Sometimes, Big Picture sucks

A project is made up of smaller parts. Each smaller part is developed on its own. The success of the project depends on the smaller parts, working together, doing their smaller part thing and being of general use to everyone involved.

A Web site or a marketing campaign or a book or anything creative – they’re all created using some combination of strategy and action and implementation, and within each of these stages is a billion more pieces, and after those pieces are thrown together there’s another round of revision and .. seriously.

What a lot of work, right?

It’s no wonder we often let little mistakes slide. We go through a lot to get it close to a final project, and we fall in love with our mistakes because they came from us. They’re part of us. They make it us.

So we ignore them. And we chalk it up to seeing The Big Picture.

The Big Picture Screws You Up

I’m the kind of person who looks at the complete picture. That’s important. That’s what you’re supposed to do. That’s what it says in all of those fancy marketing books, and that’s what you learn in college and, so, you know, it’s got to be true, amen.

But sometimes, looking at the big picture can distract from the details.

Sorry. Did I say sometimes? I meant all the time.

The Big Picture blurs the details. It allows us to forget the mistakes. It projects success to areas it may not belong, creating a net effect not unlike an optical illusion, our mind filling in the holes with what we assume should be there. It’s an effective way to plan, but an awful way to execute.

See, here’s the reason the Big Picture sucks sometimes: every detail matters, and when you’re working Big Picture, you have a habit of forgetting the frames therein. There’s a balance, dude. A balance.

A Real World Example: The Albums of Pink Floyd.

Yeah. I’m going there.

In the annals of Rock Stardom, Pink Floyd is often pushed into the top 10, especially by those who grew up in the 60s and 70s. They were innovative and wrote some great albums and opened up the airwaves to weird experimental stuff.

Growing up, I loved Pink Floyd. Could not find a single item of fault, from The Piper at the Gates of Dawn to The Division Bell, I was utterly in love. They could do no wrong.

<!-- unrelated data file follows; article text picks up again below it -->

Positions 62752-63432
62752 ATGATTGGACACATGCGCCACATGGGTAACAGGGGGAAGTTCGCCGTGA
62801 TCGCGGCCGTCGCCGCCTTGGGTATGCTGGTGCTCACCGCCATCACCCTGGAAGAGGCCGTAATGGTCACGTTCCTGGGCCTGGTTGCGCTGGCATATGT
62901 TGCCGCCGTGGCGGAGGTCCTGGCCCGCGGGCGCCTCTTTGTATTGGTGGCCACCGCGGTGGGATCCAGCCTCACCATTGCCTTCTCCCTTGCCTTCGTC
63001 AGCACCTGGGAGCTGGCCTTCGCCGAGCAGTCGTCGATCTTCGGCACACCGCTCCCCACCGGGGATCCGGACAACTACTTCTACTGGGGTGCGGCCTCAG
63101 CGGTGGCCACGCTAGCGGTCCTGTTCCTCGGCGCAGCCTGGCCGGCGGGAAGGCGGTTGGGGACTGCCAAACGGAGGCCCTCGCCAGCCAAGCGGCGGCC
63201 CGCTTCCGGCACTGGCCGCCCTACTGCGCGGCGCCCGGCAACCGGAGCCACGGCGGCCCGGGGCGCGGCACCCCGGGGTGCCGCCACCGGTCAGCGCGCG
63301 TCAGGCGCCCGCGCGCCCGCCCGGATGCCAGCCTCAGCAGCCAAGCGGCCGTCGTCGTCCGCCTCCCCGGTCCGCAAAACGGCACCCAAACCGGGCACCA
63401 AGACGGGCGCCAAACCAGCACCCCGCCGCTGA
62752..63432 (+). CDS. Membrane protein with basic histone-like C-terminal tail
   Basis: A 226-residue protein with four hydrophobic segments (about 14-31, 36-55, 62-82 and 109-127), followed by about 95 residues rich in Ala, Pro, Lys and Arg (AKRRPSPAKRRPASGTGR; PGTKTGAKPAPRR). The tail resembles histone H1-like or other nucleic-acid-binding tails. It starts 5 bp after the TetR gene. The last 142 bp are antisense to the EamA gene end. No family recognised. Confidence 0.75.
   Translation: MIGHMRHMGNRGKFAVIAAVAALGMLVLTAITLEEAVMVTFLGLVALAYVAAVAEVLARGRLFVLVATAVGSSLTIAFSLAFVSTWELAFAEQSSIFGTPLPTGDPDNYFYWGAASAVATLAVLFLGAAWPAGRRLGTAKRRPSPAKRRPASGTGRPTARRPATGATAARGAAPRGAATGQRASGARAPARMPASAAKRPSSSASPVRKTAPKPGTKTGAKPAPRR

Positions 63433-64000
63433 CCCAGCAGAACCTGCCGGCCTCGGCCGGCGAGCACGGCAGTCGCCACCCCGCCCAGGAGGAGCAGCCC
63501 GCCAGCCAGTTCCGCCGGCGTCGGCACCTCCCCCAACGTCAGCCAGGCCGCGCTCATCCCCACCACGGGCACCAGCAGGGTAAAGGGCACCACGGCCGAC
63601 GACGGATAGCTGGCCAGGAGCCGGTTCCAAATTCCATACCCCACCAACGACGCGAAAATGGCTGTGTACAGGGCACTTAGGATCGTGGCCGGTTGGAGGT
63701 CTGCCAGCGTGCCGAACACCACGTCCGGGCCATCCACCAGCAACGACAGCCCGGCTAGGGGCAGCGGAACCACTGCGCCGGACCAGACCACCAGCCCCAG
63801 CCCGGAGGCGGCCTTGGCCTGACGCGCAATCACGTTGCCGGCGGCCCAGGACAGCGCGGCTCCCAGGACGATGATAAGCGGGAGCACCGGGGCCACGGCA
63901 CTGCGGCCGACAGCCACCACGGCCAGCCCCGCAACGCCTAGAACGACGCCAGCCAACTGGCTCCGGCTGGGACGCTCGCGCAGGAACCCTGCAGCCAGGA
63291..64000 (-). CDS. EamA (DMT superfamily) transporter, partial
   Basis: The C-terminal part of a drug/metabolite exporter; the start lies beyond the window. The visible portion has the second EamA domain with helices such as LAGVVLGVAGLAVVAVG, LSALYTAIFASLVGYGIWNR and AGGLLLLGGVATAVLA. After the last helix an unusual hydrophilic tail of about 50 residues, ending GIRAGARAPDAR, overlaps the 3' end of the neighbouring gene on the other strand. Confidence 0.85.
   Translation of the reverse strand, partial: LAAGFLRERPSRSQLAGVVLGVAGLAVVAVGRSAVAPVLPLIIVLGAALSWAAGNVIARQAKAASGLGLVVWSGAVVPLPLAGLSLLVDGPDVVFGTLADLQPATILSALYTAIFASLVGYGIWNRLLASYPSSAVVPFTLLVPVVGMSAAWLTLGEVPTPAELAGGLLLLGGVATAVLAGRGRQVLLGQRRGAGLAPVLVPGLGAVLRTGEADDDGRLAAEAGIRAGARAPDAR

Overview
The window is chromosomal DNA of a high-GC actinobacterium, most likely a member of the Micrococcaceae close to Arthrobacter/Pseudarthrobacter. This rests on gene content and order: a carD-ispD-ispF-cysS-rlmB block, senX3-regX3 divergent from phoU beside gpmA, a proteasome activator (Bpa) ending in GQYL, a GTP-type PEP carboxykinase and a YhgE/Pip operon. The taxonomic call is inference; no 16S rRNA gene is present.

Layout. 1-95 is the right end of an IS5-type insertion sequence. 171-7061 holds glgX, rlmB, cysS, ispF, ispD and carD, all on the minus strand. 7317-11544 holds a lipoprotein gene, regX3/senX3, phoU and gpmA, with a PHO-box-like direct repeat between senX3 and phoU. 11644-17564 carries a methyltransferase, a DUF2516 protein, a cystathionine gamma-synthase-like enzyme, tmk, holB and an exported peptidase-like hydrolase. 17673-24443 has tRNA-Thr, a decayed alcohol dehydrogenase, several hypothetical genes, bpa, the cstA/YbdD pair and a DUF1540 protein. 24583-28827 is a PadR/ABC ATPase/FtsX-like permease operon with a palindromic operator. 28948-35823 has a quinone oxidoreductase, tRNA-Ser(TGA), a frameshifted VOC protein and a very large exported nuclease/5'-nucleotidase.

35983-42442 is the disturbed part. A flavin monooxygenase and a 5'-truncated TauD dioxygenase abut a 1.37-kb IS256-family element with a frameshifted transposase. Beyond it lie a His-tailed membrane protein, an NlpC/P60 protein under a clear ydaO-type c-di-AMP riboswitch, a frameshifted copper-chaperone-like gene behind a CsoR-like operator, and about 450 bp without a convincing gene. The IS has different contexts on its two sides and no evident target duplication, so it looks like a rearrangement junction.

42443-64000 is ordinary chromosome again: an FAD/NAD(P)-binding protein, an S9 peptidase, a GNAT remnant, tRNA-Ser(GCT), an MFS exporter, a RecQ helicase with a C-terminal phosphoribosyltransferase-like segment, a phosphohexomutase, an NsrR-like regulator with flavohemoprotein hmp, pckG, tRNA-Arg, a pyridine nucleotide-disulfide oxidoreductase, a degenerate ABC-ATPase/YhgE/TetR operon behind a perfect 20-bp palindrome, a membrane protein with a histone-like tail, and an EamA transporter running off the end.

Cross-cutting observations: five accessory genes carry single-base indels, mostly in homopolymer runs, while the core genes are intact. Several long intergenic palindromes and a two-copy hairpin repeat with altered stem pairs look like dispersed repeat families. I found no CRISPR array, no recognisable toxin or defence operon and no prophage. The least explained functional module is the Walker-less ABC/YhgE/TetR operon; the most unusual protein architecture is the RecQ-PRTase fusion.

Essentially, it was a Big Picture fandom. At the time, I didn’t possess the filter that allowed me to love a band while simultaneously hating an album FROM that band. I couldn’t do it. So while there were certain albums I’d never listen to – because, you know, I didn’t really like them – I couldn’t transfer it to the band as a whole.

There’s a reason Pink Floyd isn’t mentioned in the same breath as The Beatles. Outside their stretch of five albums in the 70s, in which no one could touch them (Meddle, Dark Side of the Moon, Wish You Were Here, Animals, The Wall), they put out a lot of crap.

Big Picture, they’re a classic band. Look at the details, and you’ve got The Final Cut. And that album is an absolute piece of shit.

Which Brings Us To…

Okay, so here’s the awful truth: changing our process from campaign-driven to detail-driven is impossible.

Well, hey. It’s POSSIBLE. But it’s not RECOMMENDED.

Because, when it comes down to it, we need the Big Picture. Without it, we have no direction.

But we need to change our mindset, understanding that the overarching strategy and plan is a roadmap toward a final product, not the final product itself. And, we need to understand that the Big Picture may change as we wade through the details, and we need all parties on the same page, realizing that the Devil’s in those details, and the Devil never wants to make things easy.

The Devil would just as soon you not notice him at all.

(Originally posted at Black Marks on Wood Pulp.)